Quarrier’s Home

About the Author

Name: Marie Forbes

Title: Solicitor - Historic Abuse/Litigation

Email: marie.forbes@verisonalaw.com

Telephone: 023 9298 1000

April 27th, 2022

Quarriers Home in Bridge of Weir, Renfrewshire was established by the Quarriers Homes Charity.  William Quarrier founded the Orphan Homes of Scotland, now Quarriers Home, in 1871.  The Quarrier’s Home project took the form of a village, intending to give children the care they needed in a setting as close to a normal family life as possible.  Approximately 30,000 children passed through the doors of Quarriers Home.

Whilst the Home was opened with the best of intentions, over the last 20 years it has become clear that something went drastically wrong.  During the Scottish Child Abuse Inquiry evidence was given which showed a history of systemic abuse against a large number of children throughout their time at Quarriers.  Evidence was also given about sexual abuse against numerous children and the issue of a paedophile ring was raised.

The Inquiry found that children were subjected to physical abuse, humiliation and cruelty.  Children were beaten with open hands, knuckles and implements.  Children had carbolic soap forced into their mouths.  Their heads were forced into toilet pans and water then flushed over them.  Children were force fed.  They were subjected to abusive punishment routines including isolation in cold dark places.

Many children did not find the warmth, care and compassionate comfort they needed and instead they lived in fear and were made to feel worthless.

Complaints by a number of survivors of abuse at Quarriers Home led to at least seven former Quarrier’s employees being convicted of offences which took place between 1955 and 1981 including:-

Alexander Wilson

Wilson, former housefather and known as “uncle Sandy” was jailed in 2004 for seven and a half years after being found guilty of 15 charges including assault and sexual abuse relating to six former residents and two members of staff at Quarriers Village.

Joseph Nicholson

In 2001, Nicholson, a social worker known as “Uncle Joe” was jailed for two years for sexually abusing a 13 year old girl over a prolonged period.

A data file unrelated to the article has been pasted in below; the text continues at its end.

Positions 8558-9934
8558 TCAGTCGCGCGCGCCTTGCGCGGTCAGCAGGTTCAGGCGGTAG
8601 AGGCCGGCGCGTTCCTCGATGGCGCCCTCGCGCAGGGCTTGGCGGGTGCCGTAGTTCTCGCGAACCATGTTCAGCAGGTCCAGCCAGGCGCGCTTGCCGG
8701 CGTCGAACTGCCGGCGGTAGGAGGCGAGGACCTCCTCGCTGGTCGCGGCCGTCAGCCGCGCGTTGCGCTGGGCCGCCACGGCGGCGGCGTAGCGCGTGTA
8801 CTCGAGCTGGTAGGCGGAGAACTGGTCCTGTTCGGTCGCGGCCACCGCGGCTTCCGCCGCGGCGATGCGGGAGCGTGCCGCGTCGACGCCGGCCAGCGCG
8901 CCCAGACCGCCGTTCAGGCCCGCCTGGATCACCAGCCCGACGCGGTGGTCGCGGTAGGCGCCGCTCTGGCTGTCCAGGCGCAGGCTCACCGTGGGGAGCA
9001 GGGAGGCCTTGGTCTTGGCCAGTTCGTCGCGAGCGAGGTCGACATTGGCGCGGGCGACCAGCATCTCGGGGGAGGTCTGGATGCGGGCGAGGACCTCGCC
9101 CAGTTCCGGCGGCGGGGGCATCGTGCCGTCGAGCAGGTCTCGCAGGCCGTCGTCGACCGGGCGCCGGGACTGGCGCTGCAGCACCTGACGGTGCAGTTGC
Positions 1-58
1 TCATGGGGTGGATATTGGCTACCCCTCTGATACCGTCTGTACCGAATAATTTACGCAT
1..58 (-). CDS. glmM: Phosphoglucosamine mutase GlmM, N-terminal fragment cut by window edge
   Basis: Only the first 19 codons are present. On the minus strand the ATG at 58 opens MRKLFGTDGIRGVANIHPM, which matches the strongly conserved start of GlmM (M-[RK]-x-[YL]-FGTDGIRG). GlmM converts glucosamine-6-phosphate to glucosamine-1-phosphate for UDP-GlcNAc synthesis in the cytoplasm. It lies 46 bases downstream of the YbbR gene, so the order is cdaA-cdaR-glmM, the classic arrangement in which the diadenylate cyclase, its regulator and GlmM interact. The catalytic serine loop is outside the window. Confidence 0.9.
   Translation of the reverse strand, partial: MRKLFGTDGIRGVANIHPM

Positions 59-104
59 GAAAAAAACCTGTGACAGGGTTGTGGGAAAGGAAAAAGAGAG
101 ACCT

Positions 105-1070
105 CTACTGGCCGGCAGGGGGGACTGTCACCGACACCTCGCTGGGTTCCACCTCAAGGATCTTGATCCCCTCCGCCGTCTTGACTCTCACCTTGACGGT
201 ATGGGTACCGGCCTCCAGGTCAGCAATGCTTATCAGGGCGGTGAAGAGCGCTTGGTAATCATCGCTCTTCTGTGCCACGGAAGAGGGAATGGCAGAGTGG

Mary Drummond

Drummond was sentenced in 2002 for charges of cruelty.  She was accused of locking up children as young as five in a broom cupboard and outhouse, forcing children to eat their own vomit and mentally torturing the children with stories of a bogeyman she nicknamed BAW BAW.

Samuel McBrearty

McBrearty was jailed for 12 years in 2001 for repeatedly raping two young girls and indecently assaults on a third young girl.

Ruth Wallace

Former houseparent Wallace was found guilty of assault and wilful ill treatment of children between 1971 and 1981.

John Porteous

Branded “the Beast of the Belltower”, Porteous was jailed in 2002 for abusing two boys at Quarriers between 1969 and 1977.

Not only were children subjected to abuse, in some cases they were ripped away from everything and everyone they knew.  More than 7000 of the children at Quarriers were emigrated by the Quarriers organisation between 1872 and 1938, mainly to Canada and Australia.  The Chief Executive of Quarriers said “we apologise to children migrated through Quarriers and to children who suffered abuse following migration”.  She also stated “vulnerable children were sent away and we recognise that some also suffered physical and emotional abuse, including sexual abuse”.  Child migration programmes continued until at least 1970 and the total number of children sent abroad by Quarriers is not clear.

In a statement read out to the Child Abuse Inquiry, Quarriers said it acknowledged that children “were subjected to physical, sexual and emotional abuse”.  It said “it acknowledged that abuse occurred across generations at Quarriers Village”.  A frank apology was offered on behalf of Quarriers by their current Chief Executive.

Following the findings of the Scottish Child Abuse Inquiry the Scottish Government have set up the Scottish Redress Scheme.  The purpose of the Scheme is to provide a redress payment to people who were abused in care as children before 1 December 2004.  Survivors of abuse sustained at Quarriers Home will be able to make an application for redress, subject to eligibility.

Our lawyers have a great deal of experience of dealing with redress schemes having acted for hundreds of survivors in the Lambeth Council Redress Scheme and they are already assisting a number of clients in making their application to the Scottish Redress Scheme.  If you feel you may have a claim of would just like to talk to one of our lawyers about your experiences at Quarriers Home, please contact us today on 023 9298 1000 or email us at connect@verisonalaw.com.  For more information on making an application to the Scottish Redress Scheme click here to see our helpful guide to making an application.